Itching and sneezing and sniffling — oh my! Spring doesn't just promise longer days and warmer weather. For many Americans, the season also guarantees unpleasant seasonal allergies. And while over-the-counter and prescription allergy medicines can help mask symptoms, they often come with downsides, like drowsiness.
By adding a few natural allergy remedies to your regular preventive plan, you may be able to find relief with less medication.
However, natural allergy remedies may help ease your discomfort without the usual side effects. Here are four easy options to consider adding to your allergy treatment routine:
When you're stuffed up, rinsing your nasal passages with a basic salt water solution can help thin nasal mucus and make it easier to breathe. You can buy commercial saline rinses at the drugstore or, according to the American Academy of Allergy, Asthma, & Immunology (AAAAI), make a homemade rinse by combining 3 teaspoons of iodide-free salt with 1 teaspoon of baking soda. Store this in an airtight container, and when you need relief, mix 1 teaspoon of the salt mixture with 8 ounces of lukewarm water. Use a rubber ear syringe or infant nasal bulb to gently squeeze the mixture into your nostrils.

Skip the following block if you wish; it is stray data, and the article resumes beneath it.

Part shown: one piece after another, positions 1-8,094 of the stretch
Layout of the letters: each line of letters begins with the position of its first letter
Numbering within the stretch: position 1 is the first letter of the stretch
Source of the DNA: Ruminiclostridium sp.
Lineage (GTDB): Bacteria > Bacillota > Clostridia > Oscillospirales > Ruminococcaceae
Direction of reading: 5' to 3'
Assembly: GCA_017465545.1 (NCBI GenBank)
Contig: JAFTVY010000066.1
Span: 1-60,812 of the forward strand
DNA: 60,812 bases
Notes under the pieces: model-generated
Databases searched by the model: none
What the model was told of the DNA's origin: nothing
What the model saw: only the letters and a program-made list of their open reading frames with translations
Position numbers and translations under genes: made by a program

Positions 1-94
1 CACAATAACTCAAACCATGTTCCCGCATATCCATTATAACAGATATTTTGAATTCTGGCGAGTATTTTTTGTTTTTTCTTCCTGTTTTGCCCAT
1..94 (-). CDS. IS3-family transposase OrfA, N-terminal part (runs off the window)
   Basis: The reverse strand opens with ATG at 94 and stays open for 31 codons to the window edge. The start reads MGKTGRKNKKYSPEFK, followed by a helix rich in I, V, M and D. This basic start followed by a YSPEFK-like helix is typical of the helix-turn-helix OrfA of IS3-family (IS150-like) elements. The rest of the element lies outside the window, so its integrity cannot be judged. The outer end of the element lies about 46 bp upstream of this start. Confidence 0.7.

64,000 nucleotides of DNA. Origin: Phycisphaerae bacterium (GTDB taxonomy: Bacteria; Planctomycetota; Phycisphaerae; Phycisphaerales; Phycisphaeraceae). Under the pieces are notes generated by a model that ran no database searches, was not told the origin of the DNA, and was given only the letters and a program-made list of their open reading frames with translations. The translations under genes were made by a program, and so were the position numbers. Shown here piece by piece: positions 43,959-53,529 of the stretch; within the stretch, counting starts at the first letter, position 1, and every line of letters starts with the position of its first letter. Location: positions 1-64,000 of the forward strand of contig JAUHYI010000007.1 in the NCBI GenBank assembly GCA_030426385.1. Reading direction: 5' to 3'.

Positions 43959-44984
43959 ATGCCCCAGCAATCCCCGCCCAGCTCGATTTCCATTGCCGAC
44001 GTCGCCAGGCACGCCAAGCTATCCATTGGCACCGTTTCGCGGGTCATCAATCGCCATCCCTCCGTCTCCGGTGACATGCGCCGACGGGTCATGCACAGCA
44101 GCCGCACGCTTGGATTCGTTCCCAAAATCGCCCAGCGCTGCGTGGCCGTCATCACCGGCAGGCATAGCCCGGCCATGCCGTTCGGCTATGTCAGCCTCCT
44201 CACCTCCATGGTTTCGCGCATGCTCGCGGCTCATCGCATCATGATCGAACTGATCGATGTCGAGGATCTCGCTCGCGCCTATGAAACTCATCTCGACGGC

Flustered? Finding ways to chill out could help minimize your allergy symptoms. More and more, experts are finding that stress may increase levels of inflammation in the body, making seasonal allergies harder to deal with. In fact, one recent study published by the American College of Allergy, Asthma, & Immunology (ACAAI) found that people with higher levels of emotional anxiety tend to experience more frequent allergies — and worse moods. Try a few minutes of quiet meditation before starting your day, or taking a warm, soothing bubble bath before bed.
When used along with other treatments, acupuncture can ease seasonal allergy symptoms and help allergy sufferers enjoy a higher quality of life, according to new guidelines from the American Academy of Otolaryngology—Head and Neck Surgery. If you're interested in the traditional form of this Chinese therapy, talk with your doctor about how to incorporate acupuncture into your existing treatment plan.
The plants outside might be making you sniffle and sneeze, but keeping certain houseplants inside can actually help clear the air of the allergens floating inside your home — like dust mites and pet dander. The most effective air-cleaning plants include areca palms, lady palms, bamboo palms and dracaenas.
By adding these natural allergy remedies to your regular preventive plan, you may be able to find relief with less medication. Remember to always talk with your doctor before starting any new treatment or medication.
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